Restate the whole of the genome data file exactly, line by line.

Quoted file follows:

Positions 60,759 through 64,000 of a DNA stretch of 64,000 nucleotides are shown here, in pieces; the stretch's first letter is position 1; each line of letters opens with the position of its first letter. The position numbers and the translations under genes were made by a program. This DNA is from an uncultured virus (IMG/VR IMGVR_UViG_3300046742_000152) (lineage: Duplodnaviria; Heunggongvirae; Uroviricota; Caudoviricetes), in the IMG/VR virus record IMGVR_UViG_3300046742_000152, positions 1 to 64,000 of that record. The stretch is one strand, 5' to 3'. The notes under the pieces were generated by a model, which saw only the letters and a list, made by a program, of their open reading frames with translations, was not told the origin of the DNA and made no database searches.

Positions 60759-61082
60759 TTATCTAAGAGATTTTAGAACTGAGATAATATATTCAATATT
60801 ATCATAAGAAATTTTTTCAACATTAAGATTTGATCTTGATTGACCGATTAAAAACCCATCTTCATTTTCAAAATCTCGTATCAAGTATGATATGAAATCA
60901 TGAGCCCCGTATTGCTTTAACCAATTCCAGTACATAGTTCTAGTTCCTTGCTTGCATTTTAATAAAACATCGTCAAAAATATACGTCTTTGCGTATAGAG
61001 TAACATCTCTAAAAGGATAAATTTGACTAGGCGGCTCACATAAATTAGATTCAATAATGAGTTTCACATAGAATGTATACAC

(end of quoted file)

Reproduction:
Positions 60,759 through 64,000 of a DNA stretch of 64,000 nucleotides are shown here, in pieces; the stretch's first letter is position 1; each line of letters opens with the position of its first letter. The position numbers and the translations under genes were made by a program. This DNA is from an uncultured virus (IMG/VR IMGVR_UViG_3300046742_000152) (lineage: Duplodnaviria; Heunggongvirae; Uroviricota; Caudoviricetes), in the IMG/VR virus record IMGVR_UViG_3300046742_000152, positions 1 to 64,000 of that record. The stretch is one strand, 5' to 3'. The notes under the pieces were generated by a model, which saw only the letters and a list, made by a program, of their open reading frames with translations, was not told the origin of the DNA and made no database searches.

Positions 60759-61082
60759 TTATCTAAGAGATTTTAGAACTGAGATAATATATTCAATATT
60801 ATCATAAGAAATTTTTTCAACATTAAGATTTGATCTTGATTGACCGATTAAAAACCCATCTTCATTTTCAAAATCTCGTATCAAGTATGATATGAAATCA
60901 TGAGCCCCGTATTGCTTTAACCAATTCCAGTACATAGTTCTAGTTCCTTGCTTGCATTTTAATAAAACATCGTCAAAAATATACGTCTTTGCGTATAGAG
61001 TAACATCTCTAAAAGGATAAATTTGACTAGGCGGCTCACATAAATTAGATTCAATAATGAGTTTCACATAGAATGTATACAC